where is the width, are the equidistant centers of basis function, is the phase, which is linear in time with a temporal scaling factor describing the speed of executing the trajectory [7, 9]. The policy parameters to be learned then consist of the weights , and the temporal scaling factor .

In order to simplify the learning problem, we hand tuned the initial standing posture of the quadruped to prevent it from falling. The learning exploration of each rollout begins then with the standing initialization.

The trajectories defined by the learned policy, are then fed to a PD controller to deterministically compute the motor torques ,


where the desired velocities are approximated using forward differences of , and , are the observed state variables.

2.2 Episode-based Policy Search Algorithms

Episode-based policy search algorithms typically maximize the expected reward over a Gaussian search distribution , throughout the episode, w.r.t the distribution means  [4]

. Independent of the policy search algorithm, the parameter vector

, used for execution after a terminated learning process, is chosen as the final update of .

2.2.1 Likelihood Ratio Policy Gradient

Policy Gradient methods [11] use gradient ascent to maximize the expected return over the search distribution w.r.t. the parameters ,


In the following we estimate the gradient according to the Likelihood Ratio Policy Gradient method (LRPG) [15] with the batch mean reward as baseline, sampling from a Gaussian search distribution . A derivation can be found in 5.1.


2.2.2 Relative Entropy Policy Search

Similar to the Expectation Maximization (EM) algorithm

[5], Relative Entropy Policy Search (REPS) also updates the mean and covariance of the search distribution to maximize the expected reward

. In addition, REPS introduces the Kullback-Leibler divergence, as to upper bound the parameter update of the search distribution, thus forcing the parameter update to stay close to the sampled data. Considering the old distribution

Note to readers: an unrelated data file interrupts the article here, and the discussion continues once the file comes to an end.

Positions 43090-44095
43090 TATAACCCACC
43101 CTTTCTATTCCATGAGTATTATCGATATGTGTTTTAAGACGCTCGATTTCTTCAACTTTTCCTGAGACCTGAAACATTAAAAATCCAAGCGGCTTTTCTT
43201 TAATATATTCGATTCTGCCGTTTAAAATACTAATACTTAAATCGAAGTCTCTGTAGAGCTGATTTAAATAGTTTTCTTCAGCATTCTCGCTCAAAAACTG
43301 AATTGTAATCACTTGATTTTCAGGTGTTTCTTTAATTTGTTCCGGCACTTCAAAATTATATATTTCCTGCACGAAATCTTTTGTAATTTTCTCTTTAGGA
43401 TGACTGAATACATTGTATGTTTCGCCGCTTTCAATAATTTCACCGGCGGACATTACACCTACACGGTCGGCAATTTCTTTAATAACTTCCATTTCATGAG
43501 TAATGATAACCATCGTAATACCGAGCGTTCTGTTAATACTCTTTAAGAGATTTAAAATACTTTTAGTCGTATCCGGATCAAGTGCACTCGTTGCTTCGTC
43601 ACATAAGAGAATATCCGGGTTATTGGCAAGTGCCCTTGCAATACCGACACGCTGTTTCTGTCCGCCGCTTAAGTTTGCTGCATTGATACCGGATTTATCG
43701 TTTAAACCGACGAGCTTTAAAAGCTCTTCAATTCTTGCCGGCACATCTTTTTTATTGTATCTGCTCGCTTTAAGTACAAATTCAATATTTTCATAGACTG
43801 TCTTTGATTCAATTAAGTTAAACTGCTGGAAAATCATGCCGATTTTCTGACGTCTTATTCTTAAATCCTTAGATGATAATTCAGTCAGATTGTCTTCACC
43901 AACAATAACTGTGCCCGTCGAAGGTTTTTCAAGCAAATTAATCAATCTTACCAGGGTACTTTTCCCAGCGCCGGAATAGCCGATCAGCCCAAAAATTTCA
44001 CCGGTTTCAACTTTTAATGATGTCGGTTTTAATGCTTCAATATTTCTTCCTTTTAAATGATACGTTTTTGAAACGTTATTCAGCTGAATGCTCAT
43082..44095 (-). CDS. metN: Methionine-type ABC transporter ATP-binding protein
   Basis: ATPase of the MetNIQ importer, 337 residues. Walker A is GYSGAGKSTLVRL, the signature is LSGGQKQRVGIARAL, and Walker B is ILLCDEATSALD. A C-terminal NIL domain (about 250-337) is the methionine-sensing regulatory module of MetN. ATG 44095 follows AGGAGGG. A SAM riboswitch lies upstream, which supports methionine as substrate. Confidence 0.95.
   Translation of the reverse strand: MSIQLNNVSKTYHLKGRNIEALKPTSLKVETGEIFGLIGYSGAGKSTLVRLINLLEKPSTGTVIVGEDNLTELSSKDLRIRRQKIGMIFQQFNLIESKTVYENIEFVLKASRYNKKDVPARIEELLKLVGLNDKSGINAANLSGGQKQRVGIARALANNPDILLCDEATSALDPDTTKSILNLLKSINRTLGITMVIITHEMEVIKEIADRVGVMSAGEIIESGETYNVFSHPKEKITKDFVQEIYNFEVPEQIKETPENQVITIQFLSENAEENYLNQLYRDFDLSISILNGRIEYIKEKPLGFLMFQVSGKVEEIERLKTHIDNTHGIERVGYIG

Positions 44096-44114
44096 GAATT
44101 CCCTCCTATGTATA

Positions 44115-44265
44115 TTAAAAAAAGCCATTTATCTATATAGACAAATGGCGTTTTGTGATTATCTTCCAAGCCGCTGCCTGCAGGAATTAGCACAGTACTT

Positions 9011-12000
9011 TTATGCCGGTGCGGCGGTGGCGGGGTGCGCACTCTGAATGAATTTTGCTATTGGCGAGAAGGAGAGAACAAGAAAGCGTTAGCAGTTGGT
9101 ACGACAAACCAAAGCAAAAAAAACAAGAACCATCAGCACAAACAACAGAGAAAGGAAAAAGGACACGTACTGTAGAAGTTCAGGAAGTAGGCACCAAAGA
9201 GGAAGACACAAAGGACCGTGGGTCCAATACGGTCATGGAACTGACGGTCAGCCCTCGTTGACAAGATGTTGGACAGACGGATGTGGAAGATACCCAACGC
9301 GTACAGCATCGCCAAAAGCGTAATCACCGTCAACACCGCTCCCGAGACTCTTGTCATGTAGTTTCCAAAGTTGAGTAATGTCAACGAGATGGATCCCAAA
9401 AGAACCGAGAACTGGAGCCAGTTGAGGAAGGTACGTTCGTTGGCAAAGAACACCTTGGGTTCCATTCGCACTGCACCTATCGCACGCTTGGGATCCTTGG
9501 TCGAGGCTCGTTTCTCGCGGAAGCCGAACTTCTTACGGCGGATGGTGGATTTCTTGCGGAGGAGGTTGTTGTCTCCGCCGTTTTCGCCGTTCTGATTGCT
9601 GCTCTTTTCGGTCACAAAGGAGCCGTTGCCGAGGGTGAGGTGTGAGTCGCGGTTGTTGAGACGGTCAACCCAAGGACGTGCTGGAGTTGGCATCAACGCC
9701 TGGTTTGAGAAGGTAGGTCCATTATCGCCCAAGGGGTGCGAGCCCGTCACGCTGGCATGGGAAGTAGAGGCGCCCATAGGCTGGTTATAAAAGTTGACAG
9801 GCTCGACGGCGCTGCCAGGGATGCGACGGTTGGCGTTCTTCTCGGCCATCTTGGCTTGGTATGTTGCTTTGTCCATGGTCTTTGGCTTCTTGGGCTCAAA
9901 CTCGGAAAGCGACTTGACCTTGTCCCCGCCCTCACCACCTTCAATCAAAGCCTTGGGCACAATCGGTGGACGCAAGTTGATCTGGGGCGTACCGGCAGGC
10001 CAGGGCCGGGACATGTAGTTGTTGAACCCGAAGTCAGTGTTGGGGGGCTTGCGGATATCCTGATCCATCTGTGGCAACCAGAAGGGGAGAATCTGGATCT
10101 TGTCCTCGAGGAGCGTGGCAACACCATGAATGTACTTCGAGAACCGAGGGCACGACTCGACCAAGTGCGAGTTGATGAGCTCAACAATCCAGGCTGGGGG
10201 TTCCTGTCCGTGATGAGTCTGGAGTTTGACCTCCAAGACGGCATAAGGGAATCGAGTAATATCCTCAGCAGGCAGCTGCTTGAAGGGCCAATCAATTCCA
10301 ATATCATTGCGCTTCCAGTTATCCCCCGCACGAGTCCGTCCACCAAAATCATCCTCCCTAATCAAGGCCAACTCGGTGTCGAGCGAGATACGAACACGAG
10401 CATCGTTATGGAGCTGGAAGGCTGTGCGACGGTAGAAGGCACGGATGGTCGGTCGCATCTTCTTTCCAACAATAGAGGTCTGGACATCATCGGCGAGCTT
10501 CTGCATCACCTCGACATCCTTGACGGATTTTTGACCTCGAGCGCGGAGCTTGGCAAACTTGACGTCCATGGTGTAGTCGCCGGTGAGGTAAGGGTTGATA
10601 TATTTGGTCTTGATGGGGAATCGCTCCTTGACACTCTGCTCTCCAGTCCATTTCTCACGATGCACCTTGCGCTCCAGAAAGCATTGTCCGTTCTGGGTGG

, and the newly estimated distribution , the KL divergence is bounded by , where . This then resolves to a constraint optimization problem


The optimization can be solved by using the method of Lagrangian multipliers, resulting in a closed form solution of the new distribution


where is obtained by minimizing the dual function , approximated by samples,


The new distribution is then estimated by fitting a parametric distribution to the samples and the corresponding reward . The parametric distribution is estimated using weighted maximum likelihood, where the weightings

Given the Gaussian distribution of our set up,

, the weighted maximum likelihood solution for updating the distribution, namely and , is given by [5]



3 Evaluations

In this section, we evaluate the performance of the Likelihood Ratio Policy Gradient and the Relative Entropy Policy Search algorithm given different initializations for covariance of the Gaussian search distribution, which cause specific desired gaits to be learned.

3.1 Simulated Experimental Setup

We used the OpenAI Gym toolkit [2] with the MuJoCo simulator [14], and adapted the predefined ant environment to a quadruped

with eight parallel joints. The quadruped is a complete symmetric robot, with four hip joints and four knee joints, where each joint is driven by an actuator, rendering in total eight degrees of freedom. Four basis functions are used for each joint, allowing for quarter-phase gaps, while reducing the amount of weights to learn. In total, the parameters to be learned consist of 32 weights

, and the temporal scaling factor .

Throughout the simulation, a batch size of 50 is used, and each learning episode consists of 200 time frames, equivalent to 2 seconds given that the time step is 0.01s. The number of policy updates is fixed to 60. 10 trials are carried out for each configuration to evaluate the robustness of the algorithms.

3.2 Reward Function and Algorithm Comparison

We devise the reward function consisting of the forward translation, costs of the robot falling over , contact costs between the feet and the ground , and the control costs for the motors